Reflection: This can be caused by the corners of your room and large flat surfaces, including windows, tiles, and walls free from pictures or wall hangings. Ideally, you want to limit any reflection to prevent reverb.
Absorption: Clothing, sofas, curtains, soft furniture, and specially made sound-absorbing materials (such as acoustic panels) greatly reduce reverb.
Diffusion: This happens when there are multiple objects within a room. Diffusion is the scattering of sound waves in various directions and often creates the best sound.
Avoid reverb room sound by utilizing smaller spaces that are crammed with soft furnishings and carpets. To test a potential recording area, say a few sentences aloud in your normal speaking voice.
If your space sounds a bit "roomy," your microphone will also pick up on that. Bring your mic no more than 4-5 inches from your mouth.
Consider these points when choosing the best room to record in:
Make sure it's somewhere quiet
Avoid rooms with hard surfaces such as tiles, glass, wooden floors, mirrors, etc.
Go for a smaller room over a larger space
Use a room with lots of soft furnishings, such as sofas, carpets, rugs, heavy curtains, and additional furniture
"Soft furnishings really are the key. If you're recording at home and your choices are your kitchen or your lounge, you definitely want to go for your lounge," suggests Georgia.
Placing absorptive materials between a sound source and a reflective surface like a wall will help deaden reverb. Sound needs to travel through this material if it wants to reach the wall and then reflect back again toward your microphone.
With all that absorptive material in the way, the sonic energy (especially in higher frequencies) has been released, resulting in little to no soundwave reflection.
Reduce echoes with everyday items:
Shut your windows and draw the curtains
Use a rug or a fabric mat underneath your recording station
Cover hard objects such as countertops or desks with a blanket or thick towel
Close all doors and place a heavy towel between the door and the floor
Place pillows, coats, or soft furnishing in the corners of the room
Hang a duvet or thick blankets directly behind you
Hide Under Blankets. No, Seriously!
If you're still struggling with reverb, you may want to design your very own podcasting fort. Throw a coat or a blanket over your head and the microphone to cut out some of the reflections. Some of the most prolific podcasters out there record their shows in their very own softly furnished secret den.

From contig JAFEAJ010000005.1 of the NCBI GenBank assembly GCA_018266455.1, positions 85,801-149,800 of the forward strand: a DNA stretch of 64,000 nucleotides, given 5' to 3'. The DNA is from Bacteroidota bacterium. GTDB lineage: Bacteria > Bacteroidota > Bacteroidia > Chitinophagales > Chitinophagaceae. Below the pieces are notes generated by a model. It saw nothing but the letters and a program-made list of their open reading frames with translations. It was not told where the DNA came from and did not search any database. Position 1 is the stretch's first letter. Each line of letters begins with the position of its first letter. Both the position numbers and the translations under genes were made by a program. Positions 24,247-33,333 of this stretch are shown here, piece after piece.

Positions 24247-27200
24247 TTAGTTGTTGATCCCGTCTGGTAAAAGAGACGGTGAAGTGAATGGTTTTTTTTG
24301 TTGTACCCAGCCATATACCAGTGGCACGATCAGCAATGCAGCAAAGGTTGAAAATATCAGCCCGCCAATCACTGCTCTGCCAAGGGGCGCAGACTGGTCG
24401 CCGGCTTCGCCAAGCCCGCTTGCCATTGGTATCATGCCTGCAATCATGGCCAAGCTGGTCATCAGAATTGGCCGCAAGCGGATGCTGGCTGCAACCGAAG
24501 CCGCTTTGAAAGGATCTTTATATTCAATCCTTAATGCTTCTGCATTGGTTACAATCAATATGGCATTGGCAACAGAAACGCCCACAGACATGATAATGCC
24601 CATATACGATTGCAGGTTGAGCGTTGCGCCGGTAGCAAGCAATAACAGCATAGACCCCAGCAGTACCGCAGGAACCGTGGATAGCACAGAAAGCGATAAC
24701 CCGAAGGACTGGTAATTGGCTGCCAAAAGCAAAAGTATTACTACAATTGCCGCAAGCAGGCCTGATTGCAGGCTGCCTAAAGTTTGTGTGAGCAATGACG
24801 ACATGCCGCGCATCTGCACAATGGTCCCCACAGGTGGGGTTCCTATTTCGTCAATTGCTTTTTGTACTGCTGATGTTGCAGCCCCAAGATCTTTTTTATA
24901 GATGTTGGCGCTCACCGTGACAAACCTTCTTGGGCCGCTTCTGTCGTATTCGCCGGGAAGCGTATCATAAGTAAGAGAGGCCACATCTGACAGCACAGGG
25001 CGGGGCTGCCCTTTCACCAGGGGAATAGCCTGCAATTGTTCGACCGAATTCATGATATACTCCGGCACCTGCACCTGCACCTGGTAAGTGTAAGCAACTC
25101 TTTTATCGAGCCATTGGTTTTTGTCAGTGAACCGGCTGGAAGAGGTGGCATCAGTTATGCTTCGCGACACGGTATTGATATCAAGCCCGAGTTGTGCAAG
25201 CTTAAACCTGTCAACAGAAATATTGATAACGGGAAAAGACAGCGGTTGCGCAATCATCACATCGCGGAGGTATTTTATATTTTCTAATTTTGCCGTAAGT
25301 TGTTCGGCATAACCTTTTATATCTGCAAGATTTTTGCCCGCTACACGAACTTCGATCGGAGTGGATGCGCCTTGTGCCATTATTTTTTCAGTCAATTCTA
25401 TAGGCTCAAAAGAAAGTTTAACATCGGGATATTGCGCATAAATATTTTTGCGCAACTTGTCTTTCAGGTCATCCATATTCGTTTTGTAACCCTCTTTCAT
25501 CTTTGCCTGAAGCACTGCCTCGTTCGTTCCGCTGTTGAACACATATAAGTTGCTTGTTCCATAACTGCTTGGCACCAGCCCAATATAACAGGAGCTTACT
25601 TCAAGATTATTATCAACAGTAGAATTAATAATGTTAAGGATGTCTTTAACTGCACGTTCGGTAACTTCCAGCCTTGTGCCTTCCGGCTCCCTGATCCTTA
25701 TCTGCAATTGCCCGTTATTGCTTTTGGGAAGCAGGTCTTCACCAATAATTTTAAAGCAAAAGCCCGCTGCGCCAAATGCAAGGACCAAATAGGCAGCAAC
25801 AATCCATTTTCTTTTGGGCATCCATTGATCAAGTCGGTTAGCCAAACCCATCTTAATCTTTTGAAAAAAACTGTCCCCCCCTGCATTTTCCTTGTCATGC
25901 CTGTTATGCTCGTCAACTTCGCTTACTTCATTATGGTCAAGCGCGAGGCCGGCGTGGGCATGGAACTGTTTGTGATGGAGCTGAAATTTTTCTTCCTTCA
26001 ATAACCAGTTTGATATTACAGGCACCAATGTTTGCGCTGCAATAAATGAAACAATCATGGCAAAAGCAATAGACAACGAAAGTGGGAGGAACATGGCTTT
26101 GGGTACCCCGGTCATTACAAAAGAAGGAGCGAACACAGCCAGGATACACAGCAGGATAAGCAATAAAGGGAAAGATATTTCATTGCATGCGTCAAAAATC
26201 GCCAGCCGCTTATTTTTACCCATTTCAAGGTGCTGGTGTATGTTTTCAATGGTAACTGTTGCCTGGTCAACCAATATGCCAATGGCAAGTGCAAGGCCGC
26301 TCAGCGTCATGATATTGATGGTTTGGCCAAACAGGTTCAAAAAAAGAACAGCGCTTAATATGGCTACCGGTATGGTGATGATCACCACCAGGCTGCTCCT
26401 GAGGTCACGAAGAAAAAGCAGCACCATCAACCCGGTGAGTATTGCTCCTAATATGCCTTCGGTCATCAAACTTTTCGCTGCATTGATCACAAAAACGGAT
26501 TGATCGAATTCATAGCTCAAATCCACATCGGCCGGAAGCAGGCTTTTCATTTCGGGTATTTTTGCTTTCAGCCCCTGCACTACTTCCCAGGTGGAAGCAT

NPR reporters are infamous for crouching on the floor of a hotel room, surrounded by pillows, donning a duvet over their heads.
Alex, an audio engineer at Lower Street, regularly goes into his clothes cupboard to do voiceover work. "I am literally in a cupboard at the moment. Which is a bit weird, but it sounds much, much better than anywhere else," he says. "I have a jacket hanging behind me, I have a jacket hanging in front of me, and a duvet."
Change Your Distance from the Microphone
Staying close to your mic creates the proximity effect, where lower frequencies are more pronounced and give a warmer, fuller sound. Simply put, the closer you get to a microphone, the bassier your voice will sound.
If you find yourself in a room that produces a lot of reverb, move slightly closer toward the microphone. Choose a distance that is easily maintainable throughout the podcast recording and be sure to speak at a softer level.
Sound engineer Alex explains, "If you're up nice and close, the mic will largely pick up the soundwaves going directly to it from your mouth. The further away you are, the more opportunity there is for those soundwaves to bounce around the room and then make their way to your mic."
Stop Background Noises
Prevention is key if you want to ensure your microphone isn't picking up any unwanted sounds. That's why taking stock of your recording environment is a good part of the reverb-prevention process.
For example, do you have air conditioning or a fan running? What about traffic noise or low rumbles from outside? Are birds tweeting within earshot?
Do your best to identify anything that could create unwanted noise. Begin by turning off your phone (you don't need that kind of interference in your life) or any other unneeded appliances. Close all windows within your recording space, also.
Final Thoughts on Mic Mastery
As with any podcasting skill, honing your microphone technique takes a lot of practice. But you'll be surprised how it all becomes second nature over time.
Before you know it, you'll be moving toward or away from the mic as you change your voice level, or instinctively bring the microphone with you as you lean back to take a moment.
Once you master these techniques, you'll have clearer audio at the professional standard your show deserves.
And who knows, you may just learn to love your cozy recording closet.